If you miss Tuesday’s meeting, the transportation council’s Bicycle Advisory Committee and Pedestrian Advisory Committee meet at 10 a.m. April 15, also in the chamber offices.

The Elmira-Chemung Bicycle Pedestrian Trail 2035 Plan, a study finished a year ago, used community ideas to establish a network of bicycle- and pedestrian-friendly routes.

Labella Associates mapped out the following routes to the Arnot Mall:

  • Route 1, the Miracle Mile, would cost $4,116,000 to build.

  • Route 2, which follows Madison Avenue, Lake Street and Main Street, would cost $849,000.

  • Route 3 would cost $793,000.

If Route 3 is selected, there will be a lot of work to be done. A railroad crossing in Elmira Heights would need work. A culvert on Upper Oakwood Avenue would have to be wider. Grand Central Avenue near Interstate 86 would need to be wider, too, as well as the shoulders on Sing Sing Road, Colonial Drive and Arnot Road.

Construction could begin as soon as sometime in 2017, transportation officials said.

I would encourage area bicyclists to get behind the project and learn more about it. A SAFE bike and pedestrian path connecting Big Flats and Elmira would benefit all parts of the county!

Thanks for reading — and please get involved by learning more about the options and speaking out!

Jim

James B. Reed
NY & PA Bike Crash Lawyer
Ziff Law Firm, LLP
Office: (607)733-8866
Toll-Free: 800-ZIFFLAW (943-3529)
Blogs: NYInjuryLawBlog.com and
            NYBikeAccidentBlog.com

 

Horrific NC Crash That Hurt 4 Bicyclists Is Exhibit A for Why We Need a 3-Foot Passing Law in NY

 

As President of the New York Bicycling Coalition, I am urging New York State residents to get involved to help save the lives of bicyclists by urging their state legislators to pass a three-foot safe passing law. The unenforceable law on the books now in New York State defines the passing distance only as a “safe distance,” which police say is difficult to enforce.carchex-3-feet

A horrific car/bike crash last weekend in Angier, N.C., is sadly the latest evidence that all states need the three-foot passing law.

What makes it even more sad for me personally is because one of the injured riders, Mike Dayton, is a friend of mine who I know through my work with BikeLaw.com.  Mike is one of the nicest guys I have ever met.  More importantly, he is one of the safest and most experienced riders I have ever met.  Despite that fact, as discussed in detail below, Mike is laying in a NC ICU right now with a bad head injury because he was mowed down from behind while riding in a line of four single-file riders.  Trust me, if this could happen to Mike, this could happen to any of us who enjoy riding our bikes.

Like New York, North Carolina is another state behind the times without a defined passing distance law.  If the driver in Mike’s case would have just given these riders 3′ of passing distance, Mike would be happy at work rather than in the ICU…….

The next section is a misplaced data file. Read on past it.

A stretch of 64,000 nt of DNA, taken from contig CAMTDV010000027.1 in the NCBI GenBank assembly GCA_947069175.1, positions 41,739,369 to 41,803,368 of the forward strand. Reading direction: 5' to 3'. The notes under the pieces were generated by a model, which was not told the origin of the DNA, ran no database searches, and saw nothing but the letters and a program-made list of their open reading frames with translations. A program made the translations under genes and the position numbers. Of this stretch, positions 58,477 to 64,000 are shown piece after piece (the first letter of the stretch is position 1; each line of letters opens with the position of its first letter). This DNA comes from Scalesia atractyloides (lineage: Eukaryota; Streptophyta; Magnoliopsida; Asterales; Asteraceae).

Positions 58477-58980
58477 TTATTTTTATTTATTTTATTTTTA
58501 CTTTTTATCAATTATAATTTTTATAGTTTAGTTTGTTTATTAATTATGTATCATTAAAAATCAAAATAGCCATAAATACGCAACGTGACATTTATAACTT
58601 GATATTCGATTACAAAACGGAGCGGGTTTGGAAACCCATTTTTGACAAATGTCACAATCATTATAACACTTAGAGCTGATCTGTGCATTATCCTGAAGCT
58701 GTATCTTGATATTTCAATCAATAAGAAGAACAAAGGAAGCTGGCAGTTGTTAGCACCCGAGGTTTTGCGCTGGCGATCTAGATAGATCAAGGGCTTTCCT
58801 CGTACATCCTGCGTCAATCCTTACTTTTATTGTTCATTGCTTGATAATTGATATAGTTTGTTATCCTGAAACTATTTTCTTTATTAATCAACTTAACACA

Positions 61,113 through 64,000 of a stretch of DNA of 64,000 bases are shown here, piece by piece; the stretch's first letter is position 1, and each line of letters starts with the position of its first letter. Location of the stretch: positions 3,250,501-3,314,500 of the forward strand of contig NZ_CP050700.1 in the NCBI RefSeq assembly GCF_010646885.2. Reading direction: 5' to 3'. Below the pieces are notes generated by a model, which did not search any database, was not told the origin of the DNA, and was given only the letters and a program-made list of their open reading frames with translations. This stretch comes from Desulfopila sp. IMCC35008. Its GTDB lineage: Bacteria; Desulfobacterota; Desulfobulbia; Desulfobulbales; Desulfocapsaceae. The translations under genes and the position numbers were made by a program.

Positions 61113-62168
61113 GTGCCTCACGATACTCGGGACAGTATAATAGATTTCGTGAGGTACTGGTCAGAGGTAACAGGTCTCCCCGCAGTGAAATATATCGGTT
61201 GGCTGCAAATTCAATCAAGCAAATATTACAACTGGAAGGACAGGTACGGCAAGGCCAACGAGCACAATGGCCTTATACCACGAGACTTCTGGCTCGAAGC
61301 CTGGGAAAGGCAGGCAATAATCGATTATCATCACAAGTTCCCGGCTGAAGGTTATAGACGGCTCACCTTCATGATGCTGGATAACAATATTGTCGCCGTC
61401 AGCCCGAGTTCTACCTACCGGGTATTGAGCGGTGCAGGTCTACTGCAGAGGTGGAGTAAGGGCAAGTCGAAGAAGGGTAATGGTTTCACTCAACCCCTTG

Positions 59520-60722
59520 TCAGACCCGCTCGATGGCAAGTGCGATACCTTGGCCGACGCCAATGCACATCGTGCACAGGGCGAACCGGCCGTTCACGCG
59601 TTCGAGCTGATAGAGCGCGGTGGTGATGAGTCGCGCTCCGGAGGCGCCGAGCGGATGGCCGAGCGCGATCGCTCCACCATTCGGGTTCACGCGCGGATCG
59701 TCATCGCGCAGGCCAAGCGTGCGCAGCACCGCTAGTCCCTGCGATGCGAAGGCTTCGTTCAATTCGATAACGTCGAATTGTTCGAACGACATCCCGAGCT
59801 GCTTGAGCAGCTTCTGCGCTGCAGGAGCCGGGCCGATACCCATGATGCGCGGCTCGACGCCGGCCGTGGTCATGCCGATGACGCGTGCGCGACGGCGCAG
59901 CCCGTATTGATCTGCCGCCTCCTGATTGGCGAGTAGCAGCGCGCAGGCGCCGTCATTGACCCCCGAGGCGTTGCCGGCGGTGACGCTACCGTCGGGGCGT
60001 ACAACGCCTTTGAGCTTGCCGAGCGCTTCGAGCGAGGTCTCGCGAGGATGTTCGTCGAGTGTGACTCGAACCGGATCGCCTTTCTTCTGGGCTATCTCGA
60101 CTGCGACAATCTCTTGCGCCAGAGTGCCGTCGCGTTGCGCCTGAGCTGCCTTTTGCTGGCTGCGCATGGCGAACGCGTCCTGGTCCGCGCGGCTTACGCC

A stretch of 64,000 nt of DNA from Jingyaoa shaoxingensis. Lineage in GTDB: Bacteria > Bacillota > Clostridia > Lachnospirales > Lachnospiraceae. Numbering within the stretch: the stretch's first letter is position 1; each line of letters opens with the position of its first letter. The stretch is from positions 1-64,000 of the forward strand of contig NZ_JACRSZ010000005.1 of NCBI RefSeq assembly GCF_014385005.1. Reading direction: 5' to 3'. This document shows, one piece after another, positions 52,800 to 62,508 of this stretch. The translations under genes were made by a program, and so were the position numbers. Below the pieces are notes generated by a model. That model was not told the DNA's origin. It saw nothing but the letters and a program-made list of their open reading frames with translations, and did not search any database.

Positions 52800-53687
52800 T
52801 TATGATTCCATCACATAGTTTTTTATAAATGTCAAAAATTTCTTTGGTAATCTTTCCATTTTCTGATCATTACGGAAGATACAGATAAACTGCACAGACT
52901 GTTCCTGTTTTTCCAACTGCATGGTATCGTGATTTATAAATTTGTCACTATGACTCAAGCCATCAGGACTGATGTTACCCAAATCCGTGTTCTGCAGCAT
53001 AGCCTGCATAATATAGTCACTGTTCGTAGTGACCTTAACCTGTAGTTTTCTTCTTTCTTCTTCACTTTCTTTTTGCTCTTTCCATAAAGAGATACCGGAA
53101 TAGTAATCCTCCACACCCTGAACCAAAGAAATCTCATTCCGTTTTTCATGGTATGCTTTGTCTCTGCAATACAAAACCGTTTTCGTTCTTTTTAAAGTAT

You can read the full news reports here and here:

 

Long story short, 4 experienced bike riders who were riding single-file were mowed down from behind by a passing car. The driver, Donnie Marie Williams, told a TV station that when she saw the bicyclists, there was no room to move over because a vehicle was coming in the other direction. “It happened so quick,” she said.

Apparently, it never occurred to this driver that she could have avoided this tragedy had she simply slowed down and waited for the on-coming car to pass.  If NC had a 3′ passing law, and had this driver learned that she MUST ALWAYS permit at least 3′ of passing distance, this crash would have never occurred.

I know that simply changing the law won’t prevent all future bike crashes but I also know from what I have seen over the years with seatbelt use, DWI penalties, etc., a change in the law CAN dramatically change motorist behavior.

Passing a 3′ law is an important first step in changing motorist behavior when passing people who ride bikes.  If you agree, please take 2 minutes to email your legislator by using this easy-to-use form.

Thanks for reading — and please remember to contact your state legislators in New York!

Jim

James B. Reed
NY & PA Bike Accident Lawyer
Ziff Law Firm, LLP
Office: (607)733-8866
Toll-Free: 800-ZIFFLAW (943-3529)
Blogs: NYInjuryLawBlog.com and
            NYBikeAccidentBlog.com

 

Tell Albany We Need A Safe 3-Foot Passing Law NOW, Says NY and PA Bicycle Law Lawyer

It’s time for action.

When I was elected president of the board recently of the New York Bicycling Coalition (NYBC), a group that advocates for a safer New York State for bicyclists, I decided improving New York’s safe passing law would be at the top of my legislative agenda in Albany.

I need YOUR help (and it is real easy to help). Let me explain.

NYBC logoThe NYBC is urging a 3-foot safe passing law in New York to replace our ineffective current law, which only says that a car must pass at a “safe” distance but doesn’t give any guidance on what is a “safe” distance. Unfortunately, with such an ambiguous standard, many police and prosecutors take the position that any distance, even 6 inches, must have been “safe” if the car didn’t actually hit the cyclist, which is clearly ridiculous and very unsafe.

We need our state law to spell it out specifically for motorists and cyclists: that a minimum safe passing distance is 3 feet.

Many states say 3 feet is a safe passing distance, but Pennsylvania says it's 4 feet.

State Senator Tom O’Mara has agreed to sponsor the 3-foot passing distance amendment because he is dedicated to improving cycling safety for all New Yorkers.\

Now I need my fellow New Yorkers to join the fight.

First, please click on this link to send an email to your state legislators, asking them to co-sponsor or support the 3-foot passing law.

IN ADDITION, if you can spare a little more time, please schedule a visit with your legislator to ask them face-to-face to support this amendment – because it is the most effective way to really get a Senator or Assemblyman to support the proposed law.